India’s Chandrayaan-3 Achieves Historic Soft Landing on the Moon’s South Pole
In a historic achievement, India’s Chandrayaan-3 robotic lander successfully completed its rocket-powered descent to the lunar surface, marking India’s entry into the elite group of nations capable of landing operational spacecraft on the moon. This momentous event took place four days after Russia’s Luna-25 moon probe encountered an ill-fated crash landing.
Chandrayaan-3, with its highly sophisticated instruments, circled the moon in an elliptical orbit, gradually decreasing its altitude. Around 8:15 a.m. EDT, at an altitude of approximately 18 miles, its braking engines ignited, initiating the descent to the surface. After descending to about 4.5 miles above the moon’s surface and slowing from an astonishing 3,758 mph to roughly 800 mph, the spacecraft momentarily paused its descent for about 10 seconds to precisely align itself with the predetermined landing site.
Following this critical maneuver, the computer-controlled descent continued flawlessly, with Indian Prime Minister Narendra Modi watching via a television link. The spacecraft gracefully touched down on the lunar surface around 8:33 a.m., eliciting cheers and applause from engineers, mission managers, and dignitaries gathered at the Indian Space Research Organization’s control center.
ISRO Chairman Shri Somanath jubilantly announced, “We have achieved soft landing on the moon, yes, on the moon!” Prime Minister Modi then addressed the ISRO team, declaring in English, “India is now on the moon!” He emphasized that this success belongs to all of humanity and will pave the way for future moon missions by countries worldwide.
Chandrayaan-3, designed to operate throughout a full two-week lunar “day,” comprises the Vikram lander, powered by solar panels, and the Pragyan rover, weighing 83 pounds and equipped with six wheels. The lander carries instruments for measuring temperature, thermal conductivity, seismic activity, and the lunar plasma environment. Additionally, it houses a NASA laser reflector array to precisely gauge the moon’s distance from Earth.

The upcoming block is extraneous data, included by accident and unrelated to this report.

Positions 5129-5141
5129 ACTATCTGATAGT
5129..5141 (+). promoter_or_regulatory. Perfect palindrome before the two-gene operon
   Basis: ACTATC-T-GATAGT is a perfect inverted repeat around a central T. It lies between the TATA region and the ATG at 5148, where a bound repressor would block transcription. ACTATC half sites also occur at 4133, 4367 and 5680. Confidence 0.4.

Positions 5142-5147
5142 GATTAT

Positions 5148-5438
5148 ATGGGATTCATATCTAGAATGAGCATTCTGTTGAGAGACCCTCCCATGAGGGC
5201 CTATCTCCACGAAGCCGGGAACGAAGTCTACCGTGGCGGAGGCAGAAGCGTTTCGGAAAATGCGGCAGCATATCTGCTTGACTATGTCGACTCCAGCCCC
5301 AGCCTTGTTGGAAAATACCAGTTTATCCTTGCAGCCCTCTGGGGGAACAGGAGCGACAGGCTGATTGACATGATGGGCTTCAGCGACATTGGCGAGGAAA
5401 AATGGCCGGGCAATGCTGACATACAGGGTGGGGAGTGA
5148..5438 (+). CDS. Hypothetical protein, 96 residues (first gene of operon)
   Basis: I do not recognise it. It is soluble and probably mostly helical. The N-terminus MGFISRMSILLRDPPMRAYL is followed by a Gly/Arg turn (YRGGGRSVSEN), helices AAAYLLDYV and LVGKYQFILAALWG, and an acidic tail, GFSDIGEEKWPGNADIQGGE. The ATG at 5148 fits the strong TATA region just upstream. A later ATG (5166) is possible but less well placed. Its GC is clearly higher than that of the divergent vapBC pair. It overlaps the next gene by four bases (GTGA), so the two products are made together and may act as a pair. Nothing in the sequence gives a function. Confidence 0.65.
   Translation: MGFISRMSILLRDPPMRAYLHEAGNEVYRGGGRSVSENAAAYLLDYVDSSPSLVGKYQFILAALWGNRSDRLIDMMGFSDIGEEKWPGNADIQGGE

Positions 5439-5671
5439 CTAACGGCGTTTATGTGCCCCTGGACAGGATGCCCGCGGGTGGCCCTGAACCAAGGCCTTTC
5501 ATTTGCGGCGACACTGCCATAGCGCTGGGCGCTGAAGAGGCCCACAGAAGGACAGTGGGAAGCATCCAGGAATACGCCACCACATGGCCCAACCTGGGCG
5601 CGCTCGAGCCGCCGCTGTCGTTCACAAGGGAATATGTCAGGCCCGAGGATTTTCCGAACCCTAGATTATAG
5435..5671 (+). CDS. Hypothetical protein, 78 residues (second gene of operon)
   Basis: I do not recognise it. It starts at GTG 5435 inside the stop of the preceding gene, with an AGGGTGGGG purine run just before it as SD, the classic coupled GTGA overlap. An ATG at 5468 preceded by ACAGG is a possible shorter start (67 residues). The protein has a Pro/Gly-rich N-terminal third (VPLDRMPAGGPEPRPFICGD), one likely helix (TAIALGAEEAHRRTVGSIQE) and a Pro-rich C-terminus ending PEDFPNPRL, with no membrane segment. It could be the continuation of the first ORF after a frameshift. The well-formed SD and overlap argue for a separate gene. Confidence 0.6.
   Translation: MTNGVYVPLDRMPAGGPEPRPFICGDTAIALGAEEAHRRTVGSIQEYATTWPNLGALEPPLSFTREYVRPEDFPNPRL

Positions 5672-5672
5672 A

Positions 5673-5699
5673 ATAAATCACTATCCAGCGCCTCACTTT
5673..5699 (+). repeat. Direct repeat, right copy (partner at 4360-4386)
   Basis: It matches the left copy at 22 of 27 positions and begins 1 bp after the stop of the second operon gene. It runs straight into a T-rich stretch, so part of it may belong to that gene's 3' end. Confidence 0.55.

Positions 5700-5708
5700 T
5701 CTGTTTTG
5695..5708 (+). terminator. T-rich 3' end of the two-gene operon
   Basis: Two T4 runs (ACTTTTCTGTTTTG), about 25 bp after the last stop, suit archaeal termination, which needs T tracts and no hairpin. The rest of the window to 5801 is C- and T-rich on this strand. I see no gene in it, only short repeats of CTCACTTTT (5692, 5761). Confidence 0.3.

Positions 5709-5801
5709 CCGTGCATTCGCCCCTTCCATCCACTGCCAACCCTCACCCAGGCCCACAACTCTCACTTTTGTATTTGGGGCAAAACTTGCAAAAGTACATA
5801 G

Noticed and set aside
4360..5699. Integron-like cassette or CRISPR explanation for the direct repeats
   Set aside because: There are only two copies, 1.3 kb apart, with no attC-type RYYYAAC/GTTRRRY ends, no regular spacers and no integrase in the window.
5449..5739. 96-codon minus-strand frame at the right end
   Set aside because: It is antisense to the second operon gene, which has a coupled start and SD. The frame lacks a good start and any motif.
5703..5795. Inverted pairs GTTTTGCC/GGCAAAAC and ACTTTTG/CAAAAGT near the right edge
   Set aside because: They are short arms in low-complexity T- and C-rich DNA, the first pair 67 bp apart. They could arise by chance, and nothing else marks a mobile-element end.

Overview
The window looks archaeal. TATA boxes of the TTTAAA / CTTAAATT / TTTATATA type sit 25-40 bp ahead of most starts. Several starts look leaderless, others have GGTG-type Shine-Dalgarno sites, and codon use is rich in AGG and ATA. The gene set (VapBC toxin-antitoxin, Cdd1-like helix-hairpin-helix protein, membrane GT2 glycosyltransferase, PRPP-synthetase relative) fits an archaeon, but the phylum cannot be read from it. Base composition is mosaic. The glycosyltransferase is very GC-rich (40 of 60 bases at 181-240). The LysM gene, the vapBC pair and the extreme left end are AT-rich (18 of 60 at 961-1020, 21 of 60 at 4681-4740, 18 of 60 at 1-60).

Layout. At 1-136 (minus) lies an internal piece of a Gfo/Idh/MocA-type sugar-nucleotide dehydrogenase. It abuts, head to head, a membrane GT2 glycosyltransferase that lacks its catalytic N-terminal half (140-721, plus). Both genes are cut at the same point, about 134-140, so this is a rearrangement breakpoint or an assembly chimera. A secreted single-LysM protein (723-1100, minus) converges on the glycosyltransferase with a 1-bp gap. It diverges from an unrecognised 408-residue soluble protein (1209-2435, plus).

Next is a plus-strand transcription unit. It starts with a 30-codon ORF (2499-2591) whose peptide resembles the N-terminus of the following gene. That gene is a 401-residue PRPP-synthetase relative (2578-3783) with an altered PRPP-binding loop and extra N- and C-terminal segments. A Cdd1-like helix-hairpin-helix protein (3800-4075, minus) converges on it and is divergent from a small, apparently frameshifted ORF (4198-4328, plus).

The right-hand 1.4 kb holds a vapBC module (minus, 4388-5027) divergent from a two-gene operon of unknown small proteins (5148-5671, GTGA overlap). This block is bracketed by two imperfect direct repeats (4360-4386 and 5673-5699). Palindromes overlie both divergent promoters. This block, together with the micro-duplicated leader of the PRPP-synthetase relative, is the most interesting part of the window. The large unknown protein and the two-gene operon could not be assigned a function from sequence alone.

The rover, equipped with its own solar array, is designed to descend from the lander to the lunar surface and carries instruments, including spectrometers for analyzing the elemental composition of lunar rocks and soil at the landing site.
While Chandrayaan-3’s mission has significant scientific objectives, its primary goal was to demonstrate soft-landing and rover technology, crucial for future deep space missions. This achievement adds India to the shortlist of nations successfully landing spacecraft on the moon and marks the first mission to the moon’s south polar region, a region of great interest due to the potential presence of ice deposits, which could serve as resources for future space exploration.
As the world watches this achievement, India joins the ranks of countries, including the United States, China, and the former Soviet Union, capable of lunar exploration. The success of Chandrayaan-3 represents a significant milestone in India’s space program, emphasizing its prowess as a rising “space superpower.” This feat will undoubtedly inspire further lunar exploration endeavors by nations worldwide.